OpenVPN is free and open-source software that provides Virtual Private Network (VPN) connectivity that is available for a variety of operating systems. To use the software on a Microsoft Windows 10 system, download the the installer for Windows Vista and later from the OpenVPN Community Downloads page; get the OpenVPN community software not the PrivateTunnel software from the OpenVPN project - I mistakenly downloaded and installed PrivateTunnel when I first went to the OpenVPN site and then had to uninstall PrivateTunnel.
When you start the installation of the OpenVPN software, you will see the Welcome screen.
The next screen will present the OpenVPN License Agreement.
At the next screen you can choose, if you wish, to include additional components, or accept just the default ones.
E.g., you can choose to also add the EasyRSA 2 component, which is a small RSA key management package based on the openssl command line tool. I chose to add that component. Under the Advanced section, the following options are selected by default:
OpenVPN File Associations
Add Shortcuts to Start Menu
Launch OpenVPN GUI on User Logon
You can also check the check box next to "Disable Password Save Feature in OpenVPN", but that option isn't checked by default. I left it unchecked and also unchecked "Launch OpenVPN GUI on User Logon", since I wanted to start the software manually when I needed to use it rather than have the program start automatically.
You will then be prompted to specify the directory where the software will
be installed; the default location is
As of version 2.4.4, about 12 MB of disk space is needed for the software
When the installation completes, the last screen will present you with an opportunity to view the Readme file which states:
OpenVPN requires a configuration file and key/certificate files. You should obtain these and save them to OpenVPN's configuration directory, usually C:\Program Files\OpenVPN\config. Starting with OpenVPN 2.4-alpha1 you can also put user-specific configurations to %USERPROFILE%\OpenVPN\config when using OpenVPN GUI.
That file also notes that the installation process configures the system to start the software automatically when the system boots:
The installer starts OpenVPNServiceInteractive automatically and configures it to start at system startup. This is done to allow unprivileged users to start OpenVPN connections using OpenVPN GUI without any extra configuration.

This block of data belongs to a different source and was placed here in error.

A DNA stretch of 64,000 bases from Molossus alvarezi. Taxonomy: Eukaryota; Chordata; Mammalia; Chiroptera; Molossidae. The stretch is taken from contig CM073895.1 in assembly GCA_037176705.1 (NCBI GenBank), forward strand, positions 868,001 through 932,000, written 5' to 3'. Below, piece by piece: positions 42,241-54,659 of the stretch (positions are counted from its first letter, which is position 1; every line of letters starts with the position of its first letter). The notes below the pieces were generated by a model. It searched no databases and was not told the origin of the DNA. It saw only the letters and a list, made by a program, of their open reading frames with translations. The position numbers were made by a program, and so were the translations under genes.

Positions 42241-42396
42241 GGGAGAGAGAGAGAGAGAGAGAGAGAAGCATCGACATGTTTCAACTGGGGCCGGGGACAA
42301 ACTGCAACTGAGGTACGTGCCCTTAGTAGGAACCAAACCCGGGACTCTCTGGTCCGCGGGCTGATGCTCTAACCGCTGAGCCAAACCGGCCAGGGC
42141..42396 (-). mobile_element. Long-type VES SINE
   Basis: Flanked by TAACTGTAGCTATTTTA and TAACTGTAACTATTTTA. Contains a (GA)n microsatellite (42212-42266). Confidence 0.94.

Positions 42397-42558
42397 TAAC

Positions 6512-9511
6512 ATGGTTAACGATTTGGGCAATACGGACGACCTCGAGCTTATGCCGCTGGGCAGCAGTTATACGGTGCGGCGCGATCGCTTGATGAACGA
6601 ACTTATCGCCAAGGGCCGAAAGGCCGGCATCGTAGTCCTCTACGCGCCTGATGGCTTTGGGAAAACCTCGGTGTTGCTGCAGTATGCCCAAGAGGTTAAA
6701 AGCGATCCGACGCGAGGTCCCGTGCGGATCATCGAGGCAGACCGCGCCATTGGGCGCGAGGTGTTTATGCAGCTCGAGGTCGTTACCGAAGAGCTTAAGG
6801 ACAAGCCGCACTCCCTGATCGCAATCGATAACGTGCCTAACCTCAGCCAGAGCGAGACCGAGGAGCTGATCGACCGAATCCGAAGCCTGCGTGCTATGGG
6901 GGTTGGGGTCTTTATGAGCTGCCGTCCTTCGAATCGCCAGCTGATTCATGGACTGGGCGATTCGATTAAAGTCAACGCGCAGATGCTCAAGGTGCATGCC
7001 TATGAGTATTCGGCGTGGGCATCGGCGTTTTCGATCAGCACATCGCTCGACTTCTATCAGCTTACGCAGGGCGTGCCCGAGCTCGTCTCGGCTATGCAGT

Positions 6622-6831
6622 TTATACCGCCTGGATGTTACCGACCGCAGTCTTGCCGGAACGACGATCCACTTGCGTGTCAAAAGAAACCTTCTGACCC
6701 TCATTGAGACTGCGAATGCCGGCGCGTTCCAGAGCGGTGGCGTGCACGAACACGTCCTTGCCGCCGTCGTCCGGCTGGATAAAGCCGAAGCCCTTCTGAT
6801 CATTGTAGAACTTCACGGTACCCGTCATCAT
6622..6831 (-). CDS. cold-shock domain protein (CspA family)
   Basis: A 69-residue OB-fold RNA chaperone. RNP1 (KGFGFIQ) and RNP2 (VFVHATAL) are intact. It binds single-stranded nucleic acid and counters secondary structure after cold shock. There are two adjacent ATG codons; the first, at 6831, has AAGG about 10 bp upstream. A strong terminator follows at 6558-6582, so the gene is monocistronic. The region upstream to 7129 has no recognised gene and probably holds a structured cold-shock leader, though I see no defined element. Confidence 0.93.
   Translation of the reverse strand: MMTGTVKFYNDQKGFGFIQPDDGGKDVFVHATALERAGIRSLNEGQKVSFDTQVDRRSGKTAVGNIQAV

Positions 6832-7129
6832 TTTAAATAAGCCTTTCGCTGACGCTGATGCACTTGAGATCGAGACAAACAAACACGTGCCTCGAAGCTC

If you type services.msc and hit Enter in the Cortana "Type here to search" field next to the Windows Start button, you should see OpenVPN services listed with OpenVPN Interactive Service listed with a status of "Running."
You should also see it listed if you run the
command at a
C:\Users\Administrator>net start | find /i "OpenVPN" OpenVPN Interactive Service C:\Users\Administrator>
If you click on the Windows Start button, you should see
OpenVPN GUI listed in the available applications. If you start
the program prior to placing a configuration file in the config directory
beneath the directory where you installed the software or in an
OpenVPN\Config directory beneath the user directory for the account
under which you are logged in, e.g.
if you were logged into an account with a username of JDoe, you will see
a message similar to the following one:
No readable connection profiles (config files) found. Use the "Import File.." menu or copy your config files to "C:\Users\JDoe\OpenVPN\config" or "C:\Program Files\Network\OpenVPN\config".
If you wish to use the software with a commercial VPN service,
that service may provide configuration files you can download. E.g.
provides configuration files at
For NordVPN, if you extract the files within the Zip archive, you will
You can select configuration files from within those directories depending
on whether you wish to use the
Transmission Control Protocol (TCP) or
Datagram Protocol (UDP) for OpenVPN connectivity to the NordVPN
servers. The configuration files have two letters at the beginning of
the file name that represent the
country code for the country where that server is located, e.g.,
us1107.nordvpn.com.tcp.ovpn is a
server in the United States. Since the OpenVPN GUI application doesn't support
more than 50 configuration files in the
/config/ directory, don't
place more than that number of configuration files in that folder. Each file
represents a server. Once the installation is complete and you've placed
configuration files in the config directory, you can easily switch between the
servers you have copied over within the OpenVPN GUI application. You can run
the OpenVPN application and select it from the
system tray - you'll see an icon of a monitor with a padlock icon on it
representing the OpenVPN application.
If you right-click on that icon, you will see a list of the servers whose configuration files you placed in a config directory.
When you select one of the available servers, you will have then have the option to select Connect to establish a VPN connection using that server. You will then see a login prompt; you can choose to save the username and password, if you don't want to see the prompt for subsequent connections.
After you've connected, if you place the mouse pointer over the OpenVPN icon in the notification area, you will see the icon has a green background for the monitor displayed in the icon and you will see information on the server to which you connected.
If you right-click on the OpenVPN icon and select the server to which you are currently connected, which will have a checkmark next to it, you can choose Disconnect to terminate the VPN connection.